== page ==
Many recent articles and news stories have centered on data theft practices by hackers that have affected a number of the large box-store chains. Warnings have also been issued to senior citizens by AARP and other organizations on how vulnerable seniors and the elderly can be to scams and data theft by those who choose to prey upon them.
Not a great deal has been said about small businesses in this regard, leading one to believe that it is only the large chain stores and the elderly that are the target of scam artists and hackers. The truth is, a small business is more likely to be targeted than is the typical adult. Something a small business needs to be aware of is the fact that data is not considered to be a tangible asset by insurance companies, and when data is stolen, any and all costs involved may not be covered by a businesses’ insurance.
One reason for this is that small business owners tend to be more trusting. Whether these owners only have a few clients or a few hundred, they tend to build more personal relationships with some of their repeat clients, whereas a box store’s repeat customers are seldom waited on by the same checkout clerk from one time to the next. Unfortunately, not everyone can be trusted, whether the person is a customer or an employee, and it only takes on individual who has less than honorable intentions to walk off with receipts or gain access to files stored in a small businesses’ PC or database.
It can be much more difficult to prevent data theft if you, as a small business owner, do not have the right procedures in place to do, and even more difficult if you have no procedures in place at all or have not even consider the need for such procedure.
Monitoring — The basic procedure required to provide a measure of protection can be summed up in a single word – monitoring. If internal bookkeeping is monitored on a daily basis and checked for discrepancies, many data theft issues can be nipped in the bud. Once a data thief succeeds, business records and accounts appear to be low-hanging fruit.
Securing — Another benefit to be gained by periodically monitoring accounts is that the practice tends to highlight any areas where security measures need to be put in place. Is information being stored in a safe place? Is information too accessible before it is stored away in a safe place? If information is to be transmitted from one location to another, is the link a secure one?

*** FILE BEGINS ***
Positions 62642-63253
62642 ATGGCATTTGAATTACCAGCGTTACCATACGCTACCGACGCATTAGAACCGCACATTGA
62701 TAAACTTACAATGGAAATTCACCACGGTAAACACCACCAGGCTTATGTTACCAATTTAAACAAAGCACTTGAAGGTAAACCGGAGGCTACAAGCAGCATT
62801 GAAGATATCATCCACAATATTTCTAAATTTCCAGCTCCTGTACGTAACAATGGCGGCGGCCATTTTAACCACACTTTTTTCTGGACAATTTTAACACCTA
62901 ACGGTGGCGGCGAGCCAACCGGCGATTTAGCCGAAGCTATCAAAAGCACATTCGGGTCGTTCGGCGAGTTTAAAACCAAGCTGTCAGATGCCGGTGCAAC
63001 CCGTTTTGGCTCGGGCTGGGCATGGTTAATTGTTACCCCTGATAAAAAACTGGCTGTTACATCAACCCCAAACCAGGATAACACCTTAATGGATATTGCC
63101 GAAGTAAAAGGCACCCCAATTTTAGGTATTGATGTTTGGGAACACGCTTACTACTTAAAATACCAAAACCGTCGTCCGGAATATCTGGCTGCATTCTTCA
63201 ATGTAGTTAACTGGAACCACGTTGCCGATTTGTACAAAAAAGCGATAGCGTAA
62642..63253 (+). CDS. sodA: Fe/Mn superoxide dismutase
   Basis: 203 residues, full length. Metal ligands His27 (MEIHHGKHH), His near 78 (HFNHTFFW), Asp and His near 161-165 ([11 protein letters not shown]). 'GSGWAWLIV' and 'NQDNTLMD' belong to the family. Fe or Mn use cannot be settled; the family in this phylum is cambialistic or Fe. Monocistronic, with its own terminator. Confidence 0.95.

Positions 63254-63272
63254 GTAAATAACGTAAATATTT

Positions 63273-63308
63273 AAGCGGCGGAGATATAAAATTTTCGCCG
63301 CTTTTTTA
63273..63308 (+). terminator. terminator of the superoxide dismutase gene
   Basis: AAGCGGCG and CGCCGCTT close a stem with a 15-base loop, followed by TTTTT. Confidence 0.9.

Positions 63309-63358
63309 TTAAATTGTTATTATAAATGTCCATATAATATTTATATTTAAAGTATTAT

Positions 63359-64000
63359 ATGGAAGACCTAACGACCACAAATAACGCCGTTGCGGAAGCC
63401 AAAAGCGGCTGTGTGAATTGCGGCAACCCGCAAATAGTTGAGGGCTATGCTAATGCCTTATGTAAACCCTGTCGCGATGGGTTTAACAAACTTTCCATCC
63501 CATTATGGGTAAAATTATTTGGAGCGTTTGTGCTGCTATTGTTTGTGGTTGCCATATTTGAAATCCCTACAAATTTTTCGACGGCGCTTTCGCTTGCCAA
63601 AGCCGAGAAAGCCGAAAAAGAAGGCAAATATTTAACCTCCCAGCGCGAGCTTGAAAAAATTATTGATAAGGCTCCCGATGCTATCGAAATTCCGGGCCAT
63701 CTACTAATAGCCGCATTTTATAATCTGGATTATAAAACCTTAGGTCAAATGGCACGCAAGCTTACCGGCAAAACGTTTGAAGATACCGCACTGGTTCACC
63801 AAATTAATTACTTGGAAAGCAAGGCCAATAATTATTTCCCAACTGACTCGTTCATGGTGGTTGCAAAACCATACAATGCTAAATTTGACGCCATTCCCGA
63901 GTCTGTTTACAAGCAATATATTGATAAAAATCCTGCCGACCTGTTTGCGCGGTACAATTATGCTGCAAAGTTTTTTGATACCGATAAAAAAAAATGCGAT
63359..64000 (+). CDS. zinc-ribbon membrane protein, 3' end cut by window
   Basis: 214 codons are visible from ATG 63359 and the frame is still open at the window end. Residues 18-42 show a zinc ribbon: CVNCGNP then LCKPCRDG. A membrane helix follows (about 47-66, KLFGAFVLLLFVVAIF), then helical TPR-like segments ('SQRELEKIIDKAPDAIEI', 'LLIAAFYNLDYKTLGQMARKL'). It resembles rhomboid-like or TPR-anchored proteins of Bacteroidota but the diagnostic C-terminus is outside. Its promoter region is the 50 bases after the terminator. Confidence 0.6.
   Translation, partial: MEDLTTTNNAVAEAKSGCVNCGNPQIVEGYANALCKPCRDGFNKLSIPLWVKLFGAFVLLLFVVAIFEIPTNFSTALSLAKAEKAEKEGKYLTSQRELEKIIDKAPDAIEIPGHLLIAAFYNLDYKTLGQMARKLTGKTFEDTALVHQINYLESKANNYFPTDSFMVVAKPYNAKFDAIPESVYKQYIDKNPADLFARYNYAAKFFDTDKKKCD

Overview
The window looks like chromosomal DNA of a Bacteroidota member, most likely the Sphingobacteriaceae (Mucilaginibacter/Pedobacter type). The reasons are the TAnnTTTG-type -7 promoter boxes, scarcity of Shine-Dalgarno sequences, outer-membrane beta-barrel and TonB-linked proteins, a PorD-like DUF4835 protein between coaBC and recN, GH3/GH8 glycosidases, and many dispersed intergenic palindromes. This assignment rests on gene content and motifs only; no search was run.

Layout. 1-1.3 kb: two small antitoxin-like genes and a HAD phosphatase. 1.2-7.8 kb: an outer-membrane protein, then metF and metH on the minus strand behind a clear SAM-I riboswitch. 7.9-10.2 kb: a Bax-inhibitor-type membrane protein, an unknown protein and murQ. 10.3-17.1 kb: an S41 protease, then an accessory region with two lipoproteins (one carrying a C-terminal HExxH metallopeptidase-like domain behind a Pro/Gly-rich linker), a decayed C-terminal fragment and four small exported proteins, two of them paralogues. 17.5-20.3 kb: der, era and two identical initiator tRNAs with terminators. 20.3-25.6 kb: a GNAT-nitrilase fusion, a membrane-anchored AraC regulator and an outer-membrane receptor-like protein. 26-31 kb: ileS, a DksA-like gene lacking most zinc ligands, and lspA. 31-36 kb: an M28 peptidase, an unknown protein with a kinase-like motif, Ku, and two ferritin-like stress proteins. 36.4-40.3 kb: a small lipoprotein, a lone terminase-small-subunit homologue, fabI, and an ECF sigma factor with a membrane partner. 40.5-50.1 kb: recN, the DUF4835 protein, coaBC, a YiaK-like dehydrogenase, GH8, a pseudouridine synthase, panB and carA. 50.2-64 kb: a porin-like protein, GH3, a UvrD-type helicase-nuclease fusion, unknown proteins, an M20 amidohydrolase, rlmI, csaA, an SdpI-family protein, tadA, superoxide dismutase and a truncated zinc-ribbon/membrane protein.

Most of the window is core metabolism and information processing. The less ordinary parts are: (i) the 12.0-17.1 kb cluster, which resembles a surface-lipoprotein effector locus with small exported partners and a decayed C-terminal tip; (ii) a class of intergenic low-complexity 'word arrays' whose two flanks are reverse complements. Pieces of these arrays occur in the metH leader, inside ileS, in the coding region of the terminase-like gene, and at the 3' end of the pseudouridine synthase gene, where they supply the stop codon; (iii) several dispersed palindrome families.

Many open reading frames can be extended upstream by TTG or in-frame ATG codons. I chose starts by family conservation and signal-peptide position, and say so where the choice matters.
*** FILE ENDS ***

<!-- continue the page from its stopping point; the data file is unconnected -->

Lack of Trust vs. Paranoia — Know those you regularly do business with. A small business owner who runs a Mom and Pop store is often uncomfortable with the idea of not trusting customers or employees, especially if an employee is a friend or a family member. Not trusting anyone might keep a potential problem from occurring, but such a practice could easily lead to paranoia and an uncomfortable relationship between all parties concerned. If accounts are monitored and the appropriate security measures have been put in place, there is no need to be suspicious of others per se. The practice should rather be one of being on the lookout for suspicious actions of others, such as indicating a desire to look at data when the need to know is not there.
Data Governance — A small business might feel powerless against a cyber-attack since the perpetrator could be a close neighbor, someone in your store or standing outside your store with a laptop with a data sniffing capability, or be located a continent away. ATMs and in store card swipes have been frequent targets of data sniffers. It is often the customer and not that store that is hurt, but either way is bad for business. The answer to protecting against cyber-attacks is one of data governance, and involves such things as not using e-mail to transmit sensitive information unless the service is a secure one, not opening e-mail attachments from unknown sources or that appear at all suspicious, changing passwords regularly, and locking computers when away from the office or the business.
Protecting against payment card data theft and other kinds of data theft is not as complicated as it might appear to be. A great deal of protection can be had by taking a few simple procedural steps. If data loss is expected to cause loss of business or major expenses, adding a rider to an existing insurance policy to cover such losses would be something well worth considering.